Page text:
The best of Belgium and the best of Italy

The “best of Belgium and the best of Italy.” That’s the mantra at Bocconi, a delightful restaurant at the heart of Brussels.

The restaurant has long since enjoyed a good reputation but its Italian-born head chef, Igor Rosi, has taken this to another level altogether. Igor, still relatively young at 34, arrived here a couple of years ago and has, slowly but surely, made his mark on the cuisine.


He’s the first to accept that this is partly thanks to the man he calls “maestro”, the renowned Italian chef Fulvio Pierangelini who tutored Igor and who is considered one of the most influential Italian chefs of his era. Some of the mentoring may have come out of the Gordon Ramsay-school of training but Igor’s turned out none the worse for that.

The underling objective of what Igor tries to do is to marry the best Belgian ingredients and products with Italian inventiveness and creativity. This can be seen in several dishes on both the recently changed a la carte and set menu, for example, the anti-pasta whose long name is perhaps best abbreviated to “giardiniera”. This comprises meat sourced from Hendrik Dierendonck, a top Belgian butcher whose meat is aged according to authentic methods.

The “rouge de Flandres”(sirloin steak) – a breed that was virtually extinct here but which, thanks to Dierendonck, has now been revived, blends perfectly with parmesan and other  Italian-sourced components that make up this mouth-watering dish. It’s but one example of the Belgium/Italy theme at this restaurant.


Fulvio, as senior consultant, still has the final word on the cooking both at BoCConi and the group’s other restaurants which are scattered around the world. But it is a sign of the confidence the Rome-based Fulvio has in his protégé that Igor has now been “left off the leash” and is now able to inject his own personality into all the cooking.

And, yes, he really does let his creative juices run freely.

As is colourfully pointed out by the knowledgeable maître d’hôtel, Pierre Nauwelaers, Igor has been “impregnated with the same spirit” as his mentor!

The main card, which changes seasonally (about every four months) comprises a choice of seven starters, including that great Italian classic and signature dish, Vitello tonnato (tartare de thun) and, with the new season newly arrived, a salad with locally-sourced asparagus. There’s a great choice of traditional pasta  and risotto plus a selection of four fish and four meat dishes, all absolutely delicious and including a “fish of the day”.The most popular with customers is the sea bass but the filet de boeuf and lamb chops are also good sellers too.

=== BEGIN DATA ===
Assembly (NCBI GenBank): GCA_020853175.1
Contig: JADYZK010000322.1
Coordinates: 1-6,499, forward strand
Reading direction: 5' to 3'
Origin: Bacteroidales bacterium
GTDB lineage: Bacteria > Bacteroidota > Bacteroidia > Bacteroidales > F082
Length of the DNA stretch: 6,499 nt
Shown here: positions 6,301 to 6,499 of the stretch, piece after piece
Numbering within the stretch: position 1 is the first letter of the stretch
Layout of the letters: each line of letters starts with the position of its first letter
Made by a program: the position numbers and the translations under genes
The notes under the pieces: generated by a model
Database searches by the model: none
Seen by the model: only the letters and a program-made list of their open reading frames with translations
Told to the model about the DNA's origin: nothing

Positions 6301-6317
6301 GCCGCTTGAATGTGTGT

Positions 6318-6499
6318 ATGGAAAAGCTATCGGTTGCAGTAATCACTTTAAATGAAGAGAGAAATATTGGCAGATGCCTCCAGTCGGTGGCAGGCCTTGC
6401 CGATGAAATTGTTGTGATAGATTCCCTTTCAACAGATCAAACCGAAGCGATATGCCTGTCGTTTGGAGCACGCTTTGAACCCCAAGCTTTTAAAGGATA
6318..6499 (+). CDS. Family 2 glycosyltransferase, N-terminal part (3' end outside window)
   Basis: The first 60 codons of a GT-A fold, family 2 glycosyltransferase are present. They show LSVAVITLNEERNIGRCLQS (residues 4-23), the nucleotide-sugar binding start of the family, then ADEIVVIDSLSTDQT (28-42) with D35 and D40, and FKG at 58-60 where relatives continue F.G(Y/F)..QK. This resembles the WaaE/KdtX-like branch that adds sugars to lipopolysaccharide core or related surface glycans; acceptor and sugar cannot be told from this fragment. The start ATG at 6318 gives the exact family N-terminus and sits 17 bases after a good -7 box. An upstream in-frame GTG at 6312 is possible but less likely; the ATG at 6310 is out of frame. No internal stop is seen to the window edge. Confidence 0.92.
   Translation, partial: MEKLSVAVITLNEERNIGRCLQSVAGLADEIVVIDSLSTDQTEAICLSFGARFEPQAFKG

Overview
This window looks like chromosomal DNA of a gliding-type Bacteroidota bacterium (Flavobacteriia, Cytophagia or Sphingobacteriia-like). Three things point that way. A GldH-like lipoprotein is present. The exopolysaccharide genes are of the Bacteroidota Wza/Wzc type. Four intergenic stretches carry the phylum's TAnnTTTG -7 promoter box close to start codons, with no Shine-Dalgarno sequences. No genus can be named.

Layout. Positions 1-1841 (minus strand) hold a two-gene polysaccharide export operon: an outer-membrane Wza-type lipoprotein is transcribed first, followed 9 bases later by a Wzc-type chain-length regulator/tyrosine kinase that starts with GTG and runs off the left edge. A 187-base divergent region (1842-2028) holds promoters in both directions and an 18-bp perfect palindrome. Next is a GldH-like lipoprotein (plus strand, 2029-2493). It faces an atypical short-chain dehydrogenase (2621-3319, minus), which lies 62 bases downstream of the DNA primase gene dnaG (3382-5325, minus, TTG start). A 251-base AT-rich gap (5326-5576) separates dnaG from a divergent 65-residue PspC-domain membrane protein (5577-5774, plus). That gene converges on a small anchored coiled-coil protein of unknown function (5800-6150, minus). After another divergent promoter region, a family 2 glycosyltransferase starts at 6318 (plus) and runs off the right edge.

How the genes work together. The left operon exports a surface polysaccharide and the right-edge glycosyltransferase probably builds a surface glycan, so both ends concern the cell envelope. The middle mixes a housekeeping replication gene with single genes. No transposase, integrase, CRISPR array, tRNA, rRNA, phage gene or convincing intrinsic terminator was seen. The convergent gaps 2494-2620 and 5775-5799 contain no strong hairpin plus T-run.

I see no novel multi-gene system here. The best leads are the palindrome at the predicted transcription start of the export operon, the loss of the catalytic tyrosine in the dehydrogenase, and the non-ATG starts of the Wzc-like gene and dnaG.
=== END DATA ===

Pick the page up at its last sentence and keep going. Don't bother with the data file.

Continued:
If you have still room for pudding, there’s some terrific deserts, including waffle (another great Belgian classic, of course) with cherry liquor, chocolate fondant with raspberry and fennel with sorbet.

While the clients tend to be more likely from the business community nearby,  visiting at lunchtime is also an opportunity to experience another aspect of Igor’s culinary creativity as this is when he likes to experiment with dishes before deciding if they’ll make their way to the evening service.

From Monday to Friday, the lunch menu changes every day but always comprises of a choice of either one, two or three dishes. Sunday lunchtime is also a great time to visit because this is when there is “live cooking” in the middle of the restaurant – a great chance to see how to best prepare things like oysters and raw fish. With the summer here, there’s even a lovely outside terrace to enjoy the cuisine.

The restaurant is part of the prestigious Amigo Hotel but has its own entrance and very much its own character too. It’s situated on one of the busiest streets in the city, between the Grand Place and Manneken Pis, and, in this ever-bustling thoroughfare, could be easily missed. But try not to miss it though because this place a “must visit” when eating out in Brussels.

Good to know:

  • Ristorante BoCConi
  • Rue de l’Amigo, Brussels
  • 02 547 4715